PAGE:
Abu-hatzeira on Witness Stand for Eight Hours Defends Himself Against Charges of Bribery

– Religious Affairs Minister Aharon Abu-Hatzeira spent more than eight hours on the witness stand in district court here yesterday defending himself against charges that he accepted bribes in return for monetary grants by his Ministry to Hasidic and other religious institutions in Bnei Brak.

Testifying for the first time in the trial which opened Feb. 24, Abu-Hatzeira attempted to convince the three-judge panel that the grants made were en-

tirely proper and in no way unusual and did not constitute kickbacks for bribes, as alleged by the prosecution. The Minister appeared confident throughout most of the five hours of questioning by Attorney General Gabriel Bach.

But he was rattled at the outset when Bach presented evidence which showed, according to the State, that Abu-Hatzeira had been involved in an effort to persuade the chief prosecution witness, Bnei Brak Mayor Yisrael Gottlieb, not to testify. The Minister conceded that he was aware of the efforts but insisted that he was in no way involved in them.

Abu-Hatzeira is on trial with his aide, Moshe Gabbai, who allegedly received the bribes and passed them on to him; Shmuel Daskal of the Vishnitz yeshiva, and Rabbi Amram Korach of the Yemenite Culture Foundation, both of whom allegedly paid the bribes.

Also involved is the Spinka Hasidic yeshiva in Bnei Brak whose director, Herman Fruchter, testified earlier in the trial that he gave Gottlieb IL 260,000 in 1979 intended to buy larger grants from the Religious Affairs Ministry to the Spinka institution. Fruchter was granted immunity for testifying.

The State contends that part of the bribe money was illicitly turned over to the Likud Utemura, a faction within the National Religious Party (NRP) headed by Abu-Hatzeira, Bach told the court yesterday that he was shocked to learn that party politics and factional politics within parties were among the criteria used by the Religious Affairs Ministry in awarding monies to certain institutions.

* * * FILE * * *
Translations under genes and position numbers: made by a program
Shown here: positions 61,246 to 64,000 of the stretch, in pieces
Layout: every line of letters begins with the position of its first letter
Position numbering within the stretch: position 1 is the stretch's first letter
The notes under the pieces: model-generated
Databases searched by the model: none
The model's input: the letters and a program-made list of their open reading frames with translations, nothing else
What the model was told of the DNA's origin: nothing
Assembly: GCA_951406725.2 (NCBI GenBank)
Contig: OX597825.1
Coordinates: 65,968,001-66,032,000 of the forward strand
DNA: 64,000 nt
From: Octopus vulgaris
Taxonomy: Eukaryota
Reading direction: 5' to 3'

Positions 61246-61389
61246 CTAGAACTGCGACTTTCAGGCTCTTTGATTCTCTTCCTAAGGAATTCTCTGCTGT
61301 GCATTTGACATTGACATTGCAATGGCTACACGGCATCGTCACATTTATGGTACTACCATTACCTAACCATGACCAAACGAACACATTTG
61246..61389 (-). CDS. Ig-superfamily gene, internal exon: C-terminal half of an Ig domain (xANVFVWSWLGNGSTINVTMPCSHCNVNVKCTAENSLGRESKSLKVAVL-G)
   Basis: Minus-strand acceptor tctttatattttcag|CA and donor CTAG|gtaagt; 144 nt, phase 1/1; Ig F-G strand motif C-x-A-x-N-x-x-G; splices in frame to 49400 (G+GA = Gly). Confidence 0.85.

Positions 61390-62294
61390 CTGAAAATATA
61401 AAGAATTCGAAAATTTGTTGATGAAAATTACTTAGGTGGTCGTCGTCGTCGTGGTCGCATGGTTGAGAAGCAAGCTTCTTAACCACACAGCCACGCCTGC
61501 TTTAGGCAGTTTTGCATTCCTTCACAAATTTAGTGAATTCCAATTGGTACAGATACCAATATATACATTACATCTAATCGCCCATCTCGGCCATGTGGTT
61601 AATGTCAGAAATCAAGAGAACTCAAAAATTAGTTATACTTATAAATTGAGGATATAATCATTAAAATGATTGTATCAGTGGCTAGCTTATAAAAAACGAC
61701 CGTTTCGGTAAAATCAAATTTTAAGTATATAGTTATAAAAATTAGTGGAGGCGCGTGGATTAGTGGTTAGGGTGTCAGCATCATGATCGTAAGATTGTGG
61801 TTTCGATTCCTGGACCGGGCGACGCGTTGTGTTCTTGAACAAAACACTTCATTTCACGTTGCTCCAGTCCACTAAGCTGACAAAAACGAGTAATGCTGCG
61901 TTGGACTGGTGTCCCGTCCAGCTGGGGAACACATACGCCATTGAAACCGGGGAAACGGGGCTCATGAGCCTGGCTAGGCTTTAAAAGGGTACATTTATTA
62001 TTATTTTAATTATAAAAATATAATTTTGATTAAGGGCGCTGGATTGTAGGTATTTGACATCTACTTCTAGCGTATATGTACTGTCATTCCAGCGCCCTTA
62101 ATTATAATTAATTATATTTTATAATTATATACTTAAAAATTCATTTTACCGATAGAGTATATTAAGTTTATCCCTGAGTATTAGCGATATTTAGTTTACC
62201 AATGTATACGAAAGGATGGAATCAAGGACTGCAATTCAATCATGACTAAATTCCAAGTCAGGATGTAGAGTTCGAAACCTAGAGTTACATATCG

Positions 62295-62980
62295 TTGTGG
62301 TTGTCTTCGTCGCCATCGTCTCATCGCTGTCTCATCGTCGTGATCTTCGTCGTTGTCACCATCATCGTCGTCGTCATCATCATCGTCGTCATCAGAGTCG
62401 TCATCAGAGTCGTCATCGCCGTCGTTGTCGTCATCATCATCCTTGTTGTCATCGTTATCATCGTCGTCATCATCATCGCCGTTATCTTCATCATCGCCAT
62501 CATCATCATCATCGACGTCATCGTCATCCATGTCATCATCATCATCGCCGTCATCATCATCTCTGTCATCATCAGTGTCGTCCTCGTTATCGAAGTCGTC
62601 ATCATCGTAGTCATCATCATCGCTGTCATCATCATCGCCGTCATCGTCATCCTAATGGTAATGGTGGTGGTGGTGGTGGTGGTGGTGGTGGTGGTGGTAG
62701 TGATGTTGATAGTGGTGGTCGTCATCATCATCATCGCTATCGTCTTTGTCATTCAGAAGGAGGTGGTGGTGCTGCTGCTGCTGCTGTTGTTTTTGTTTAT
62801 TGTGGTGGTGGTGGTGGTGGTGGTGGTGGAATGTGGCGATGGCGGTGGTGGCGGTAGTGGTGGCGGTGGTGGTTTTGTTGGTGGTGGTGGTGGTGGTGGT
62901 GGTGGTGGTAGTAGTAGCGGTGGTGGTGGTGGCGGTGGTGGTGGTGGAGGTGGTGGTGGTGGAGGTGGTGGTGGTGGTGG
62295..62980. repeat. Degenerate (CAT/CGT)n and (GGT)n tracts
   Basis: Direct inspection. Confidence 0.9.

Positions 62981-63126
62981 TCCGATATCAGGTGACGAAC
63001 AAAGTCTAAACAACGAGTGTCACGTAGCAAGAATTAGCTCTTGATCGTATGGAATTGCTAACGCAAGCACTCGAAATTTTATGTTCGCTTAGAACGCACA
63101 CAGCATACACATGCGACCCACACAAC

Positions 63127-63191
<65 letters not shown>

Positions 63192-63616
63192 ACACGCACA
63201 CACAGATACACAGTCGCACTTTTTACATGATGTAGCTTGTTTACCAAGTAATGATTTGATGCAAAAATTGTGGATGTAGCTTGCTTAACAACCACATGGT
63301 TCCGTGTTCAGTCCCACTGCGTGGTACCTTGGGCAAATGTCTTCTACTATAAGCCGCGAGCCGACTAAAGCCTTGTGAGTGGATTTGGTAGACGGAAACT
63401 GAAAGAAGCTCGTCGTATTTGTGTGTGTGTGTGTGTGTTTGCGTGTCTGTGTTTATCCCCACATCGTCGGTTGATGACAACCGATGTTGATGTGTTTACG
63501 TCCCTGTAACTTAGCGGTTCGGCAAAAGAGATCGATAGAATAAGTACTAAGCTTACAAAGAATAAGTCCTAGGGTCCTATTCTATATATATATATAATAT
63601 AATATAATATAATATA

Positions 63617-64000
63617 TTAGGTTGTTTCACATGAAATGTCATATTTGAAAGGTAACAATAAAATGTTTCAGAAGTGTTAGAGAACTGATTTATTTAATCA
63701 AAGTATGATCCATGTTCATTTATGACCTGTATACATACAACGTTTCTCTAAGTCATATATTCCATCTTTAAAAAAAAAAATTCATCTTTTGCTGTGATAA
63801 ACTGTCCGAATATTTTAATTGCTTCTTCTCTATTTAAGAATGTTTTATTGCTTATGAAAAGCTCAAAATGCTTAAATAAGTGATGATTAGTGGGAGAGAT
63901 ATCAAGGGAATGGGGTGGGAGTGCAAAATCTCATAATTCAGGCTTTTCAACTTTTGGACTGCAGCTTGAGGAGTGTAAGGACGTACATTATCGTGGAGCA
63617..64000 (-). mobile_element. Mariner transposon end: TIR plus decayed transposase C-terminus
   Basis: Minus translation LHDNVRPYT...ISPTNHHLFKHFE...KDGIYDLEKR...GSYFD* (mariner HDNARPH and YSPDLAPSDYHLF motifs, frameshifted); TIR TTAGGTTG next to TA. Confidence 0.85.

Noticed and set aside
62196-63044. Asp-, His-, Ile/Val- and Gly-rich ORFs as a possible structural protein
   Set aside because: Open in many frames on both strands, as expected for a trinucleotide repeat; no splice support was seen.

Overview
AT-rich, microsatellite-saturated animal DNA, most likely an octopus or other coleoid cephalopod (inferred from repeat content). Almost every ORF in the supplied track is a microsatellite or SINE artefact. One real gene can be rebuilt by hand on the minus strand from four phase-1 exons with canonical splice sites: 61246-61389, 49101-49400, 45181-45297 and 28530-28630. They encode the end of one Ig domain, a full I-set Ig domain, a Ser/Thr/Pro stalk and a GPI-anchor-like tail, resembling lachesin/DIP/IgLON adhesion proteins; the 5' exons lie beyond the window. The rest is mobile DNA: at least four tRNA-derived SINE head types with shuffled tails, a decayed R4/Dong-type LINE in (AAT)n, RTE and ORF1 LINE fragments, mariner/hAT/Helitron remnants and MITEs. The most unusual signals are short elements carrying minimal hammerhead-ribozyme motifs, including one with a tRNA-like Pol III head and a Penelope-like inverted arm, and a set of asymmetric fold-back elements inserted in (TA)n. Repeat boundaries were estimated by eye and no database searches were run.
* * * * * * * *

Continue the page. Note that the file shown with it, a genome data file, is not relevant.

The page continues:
CLAIMS PRACTICE WAS COMMON

Abu-Hatzeira in fact confirmed that this was the case and defended it on grounds that it was common practice in all government ministries. He admitted that he authorized large grants to the Vishnitz and Spinka yeshivas in part to help Gottlieb’s standing in Bnei Brak after his defeat in the 1978 mayoral elections there. Gottlieb was, at the time, a major figure in the Likud Utemura faction.

The faction split last summer when Abu-Hatzeira fired David Lippel as Director General of the Religious Affairs Ministry, apparently angering Gottlieb and turning him against the Minister. Abu-Hatzeira contended that his former friend and associate had slandered him for personal or political revenge. He recalled that he had opposed Gottlieb’s long-standing ambition to become a Knesset member.

Gottlieb, who received immunity to testify, has been the key witness against Abu-Hatzeria and his co-defendants. His testimony, during the first week of the trial, generally followed the prosecution’s case but contained some inconsistencies. At one point he amended earlier testimony that he had received a cash bribe from Rabbi Korach in the amount of 5000 Shekels. He said the money was in fact a charitable contribution. Shlomo Tussia-Cohen, the chief counsel for the defense, demanded that the case be dismissed but the judges denied his motion.

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